Moving OOo to XCanvas, Step 2 - Draw and Impress
After having sucessfully converted the Impress slideshow to the new UNO XCanvas rendering framework for OOo2.0, the next step in moving the whole office suite to canvas-based rendering is the port of Draw and Impress
This talk will show-case a working prototype of Impress, already rendering the main edit view via XCanvas, displaying nicely anti-aliased graphics and using the hardware-accelerated canvas sprite primitives while manipulating shapes.
Furthermore, and overview is given about the underlying architectural rework of the Impress drawing layer, which is now based on true MVC. Additionally, the engine then offers an extensible display list of shape primitives, which facilitates transparent switching of the rendering subsystem.
The session concludes with an outlook on the port of Calc and Writer, and the obstacles that have to be overcome beforehand.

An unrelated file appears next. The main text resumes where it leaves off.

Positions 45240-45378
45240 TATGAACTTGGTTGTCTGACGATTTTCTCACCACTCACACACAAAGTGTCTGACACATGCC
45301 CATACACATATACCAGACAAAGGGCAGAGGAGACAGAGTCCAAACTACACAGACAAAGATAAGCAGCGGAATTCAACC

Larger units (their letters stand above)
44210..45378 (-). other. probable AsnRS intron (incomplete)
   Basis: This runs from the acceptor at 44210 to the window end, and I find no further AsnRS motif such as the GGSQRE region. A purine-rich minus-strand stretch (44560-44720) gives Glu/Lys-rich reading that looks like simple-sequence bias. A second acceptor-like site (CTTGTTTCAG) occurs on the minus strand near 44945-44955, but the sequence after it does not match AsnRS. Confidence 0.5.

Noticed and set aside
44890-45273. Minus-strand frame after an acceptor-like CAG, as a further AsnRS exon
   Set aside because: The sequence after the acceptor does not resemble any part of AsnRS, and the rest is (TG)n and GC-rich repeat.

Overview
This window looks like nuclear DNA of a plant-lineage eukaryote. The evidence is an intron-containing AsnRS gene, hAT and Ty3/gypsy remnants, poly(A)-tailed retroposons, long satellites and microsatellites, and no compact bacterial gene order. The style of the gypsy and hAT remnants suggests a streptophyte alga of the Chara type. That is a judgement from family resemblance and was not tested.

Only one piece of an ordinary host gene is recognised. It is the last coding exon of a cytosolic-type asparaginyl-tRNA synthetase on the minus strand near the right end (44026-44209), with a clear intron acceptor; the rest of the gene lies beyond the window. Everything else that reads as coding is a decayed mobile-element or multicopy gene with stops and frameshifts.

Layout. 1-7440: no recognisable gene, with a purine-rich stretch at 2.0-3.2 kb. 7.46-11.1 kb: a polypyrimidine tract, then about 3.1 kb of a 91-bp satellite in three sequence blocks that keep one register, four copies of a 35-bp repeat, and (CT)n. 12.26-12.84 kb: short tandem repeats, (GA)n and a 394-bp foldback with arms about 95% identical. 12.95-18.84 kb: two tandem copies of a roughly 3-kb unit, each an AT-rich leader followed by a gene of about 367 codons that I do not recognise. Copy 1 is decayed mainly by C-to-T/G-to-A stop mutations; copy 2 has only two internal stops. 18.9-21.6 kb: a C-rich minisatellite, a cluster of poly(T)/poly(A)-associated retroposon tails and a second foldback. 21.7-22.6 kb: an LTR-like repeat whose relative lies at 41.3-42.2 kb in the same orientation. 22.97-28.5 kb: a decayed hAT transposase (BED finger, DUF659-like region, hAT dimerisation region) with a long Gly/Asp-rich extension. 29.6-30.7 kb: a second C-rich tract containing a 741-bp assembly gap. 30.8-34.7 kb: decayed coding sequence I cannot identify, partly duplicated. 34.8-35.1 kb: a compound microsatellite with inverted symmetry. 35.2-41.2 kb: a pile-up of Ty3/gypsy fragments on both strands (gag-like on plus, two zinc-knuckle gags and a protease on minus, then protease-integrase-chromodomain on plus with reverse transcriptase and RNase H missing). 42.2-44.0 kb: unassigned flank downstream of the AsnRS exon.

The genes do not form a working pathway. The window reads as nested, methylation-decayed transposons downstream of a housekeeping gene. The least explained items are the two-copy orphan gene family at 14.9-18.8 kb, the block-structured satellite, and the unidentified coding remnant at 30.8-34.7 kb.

Thorsten Behrens, being a programmer since ages, he finished a degree in computer science, and joined Sun's StarOffice/OpenOffice team shortly thereafter. Since winter 2003, he's been busy redesigning and implementing OOo's new rendering and slideshow components.
OpenOffice.org and GNU/Linux distributions
OpenOffice.org increasingly gets common and increasingly gets included in GNU/Linux dustibutions. Unfortunately the working relationship with the free software community at large and especially the GNU/Linux distributions is not always as optimal as it can and there often are some stones in the way for them when trying to package OpenOffice.org optimally.
This Talk is intended to show those up and maybe to search ways for a better working relationship in the future.
René Engelhard, during his (aborted) studies of CS at the University of Dortmund, Germany, he came in contact with Linux and Free Software and not long after it joined the Debian Project. There he then participated in the initial OpenOffice.org packaging efforts and now is one of the two Debian OpenOffice.org Maintainers.